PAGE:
ACS:Law and its one solicitor, Andrew Crossley, sent thousands of letters threatening recipients with court action if they did not pay out.
Now a judge has ruled that the company may be responsible for wasted costs in the case and ordered a full hearing.
Mr Crossley's lawyers declined to comment.
The proceedings represent something of a role reversal. Originally the Patents County Court had been asked to hear the cases brought by Mr Crossley's firm.
After those collapsed, it was decided that he might be liable for costs.
Those could run into thousands of pounds, although that money is likely to be covered by solicitors' insurance.Lawyer's letters
ACS:Law had originally teamed-up with a company called MediaCAT, which purported to represent copyright owners, such as film and music producers.
Together they sent letters to around 10,000 people in the UK, alleging that the IP addresses of their computers had been linked to illegal file sharing.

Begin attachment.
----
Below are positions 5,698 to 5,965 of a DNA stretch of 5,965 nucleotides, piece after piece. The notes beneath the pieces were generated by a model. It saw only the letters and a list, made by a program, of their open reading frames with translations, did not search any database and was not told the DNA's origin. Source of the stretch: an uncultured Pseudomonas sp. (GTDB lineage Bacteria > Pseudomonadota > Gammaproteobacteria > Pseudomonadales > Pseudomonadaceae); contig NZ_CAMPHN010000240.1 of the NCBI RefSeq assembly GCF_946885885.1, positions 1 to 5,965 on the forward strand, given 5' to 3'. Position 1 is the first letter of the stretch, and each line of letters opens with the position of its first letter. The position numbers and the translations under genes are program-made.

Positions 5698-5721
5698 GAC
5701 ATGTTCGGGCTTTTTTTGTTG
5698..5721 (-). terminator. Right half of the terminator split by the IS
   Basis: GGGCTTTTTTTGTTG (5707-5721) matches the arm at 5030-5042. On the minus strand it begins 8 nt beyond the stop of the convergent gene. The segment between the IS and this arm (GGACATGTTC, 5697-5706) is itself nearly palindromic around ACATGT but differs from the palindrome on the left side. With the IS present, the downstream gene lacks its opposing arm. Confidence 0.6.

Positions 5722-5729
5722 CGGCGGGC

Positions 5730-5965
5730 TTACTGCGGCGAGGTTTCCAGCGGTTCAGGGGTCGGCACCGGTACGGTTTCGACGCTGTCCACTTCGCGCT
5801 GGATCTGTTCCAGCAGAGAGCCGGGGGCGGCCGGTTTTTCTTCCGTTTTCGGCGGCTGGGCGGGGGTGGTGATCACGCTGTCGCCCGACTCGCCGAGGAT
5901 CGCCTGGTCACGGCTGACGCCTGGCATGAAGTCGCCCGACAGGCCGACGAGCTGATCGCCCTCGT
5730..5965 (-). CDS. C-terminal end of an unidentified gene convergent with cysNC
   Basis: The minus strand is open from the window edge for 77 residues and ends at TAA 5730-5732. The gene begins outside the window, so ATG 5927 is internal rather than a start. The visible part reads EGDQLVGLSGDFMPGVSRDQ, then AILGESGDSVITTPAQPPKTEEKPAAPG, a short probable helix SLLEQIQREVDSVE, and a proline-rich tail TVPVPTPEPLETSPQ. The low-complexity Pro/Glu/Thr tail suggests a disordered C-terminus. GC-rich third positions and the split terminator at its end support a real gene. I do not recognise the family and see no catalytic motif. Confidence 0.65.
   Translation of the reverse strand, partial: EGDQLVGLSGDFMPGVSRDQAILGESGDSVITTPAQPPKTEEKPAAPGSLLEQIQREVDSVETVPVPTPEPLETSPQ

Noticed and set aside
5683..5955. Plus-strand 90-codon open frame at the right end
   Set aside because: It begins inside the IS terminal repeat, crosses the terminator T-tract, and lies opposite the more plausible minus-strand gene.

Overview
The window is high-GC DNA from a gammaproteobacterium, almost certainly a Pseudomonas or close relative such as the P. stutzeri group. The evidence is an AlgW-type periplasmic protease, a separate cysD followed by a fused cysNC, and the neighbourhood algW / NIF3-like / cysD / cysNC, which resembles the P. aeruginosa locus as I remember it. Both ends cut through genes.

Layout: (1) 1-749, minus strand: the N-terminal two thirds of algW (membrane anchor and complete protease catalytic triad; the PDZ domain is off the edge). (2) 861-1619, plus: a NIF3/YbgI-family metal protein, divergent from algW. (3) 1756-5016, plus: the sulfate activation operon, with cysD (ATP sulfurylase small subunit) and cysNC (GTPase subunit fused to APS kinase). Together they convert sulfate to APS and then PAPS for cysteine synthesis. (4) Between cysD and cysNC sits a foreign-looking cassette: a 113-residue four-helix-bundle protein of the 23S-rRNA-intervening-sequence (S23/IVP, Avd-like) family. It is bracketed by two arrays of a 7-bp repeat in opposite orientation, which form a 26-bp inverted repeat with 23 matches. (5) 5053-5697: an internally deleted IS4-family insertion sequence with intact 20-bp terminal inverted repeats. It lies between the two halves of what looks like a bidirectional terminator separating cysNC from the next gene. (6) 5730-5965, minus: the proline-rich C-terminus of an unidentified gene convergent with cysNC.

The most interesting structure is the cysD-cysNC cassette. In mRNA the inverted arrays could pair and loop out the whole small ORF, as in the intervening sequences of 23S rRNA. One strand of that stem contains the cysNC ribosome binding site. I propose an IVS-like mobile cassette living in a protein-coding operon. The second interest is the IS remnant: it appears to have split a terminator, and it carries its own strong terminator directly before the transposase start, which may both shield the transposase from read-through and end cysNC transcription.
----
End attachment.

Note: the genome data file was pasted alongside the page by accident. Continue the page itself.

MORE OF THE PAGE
Individuals were given the option of paying £500 or facing court action.
Many of those contacted said they had never engaged in such activity and accused ACS:Law of carrying out a speculative "fishing" exercise.
Mr Crossley eventually brought 26 cases to court, but soon after hearings began he tried to have them dismissed, claiming he had been attacked and received death threats.
Judge Colin Birss QC refused to allow proceedings to stop and accused Mr Crossley of trying to "to avoid judicial scrutiny".
Soon after, both ACS:Law and MediaCAT were wound-up.Profit share
It emerged in court that the two companies had agreed on a profit-sharing model, with ACS:Law receiving 65% of any money recovered.
In his most recent ruling, Mr Birss said that arrangement had "brought the legal profession into disrepute".
He also branded the now-defunct firm "amateurish and slipshod".
The court's decision to press ahead with a hearing on wasted costs was welcomed by lawyers representing those people who received ACS:Law letters.
Michael Forrester, from Ralli Solicitors, said his firm was also planning to pursue claims for harassment against Mr Crossley and urged anyone who was affected to join the action.
"It can be incredibly upsetting for people to receive these letters and they may well have a claim in harassment, so I am urging them to come forward."
Mr Crossley's application for permission to appeal was refused. He is also being investigated by the Solicitors Regulation Authority.
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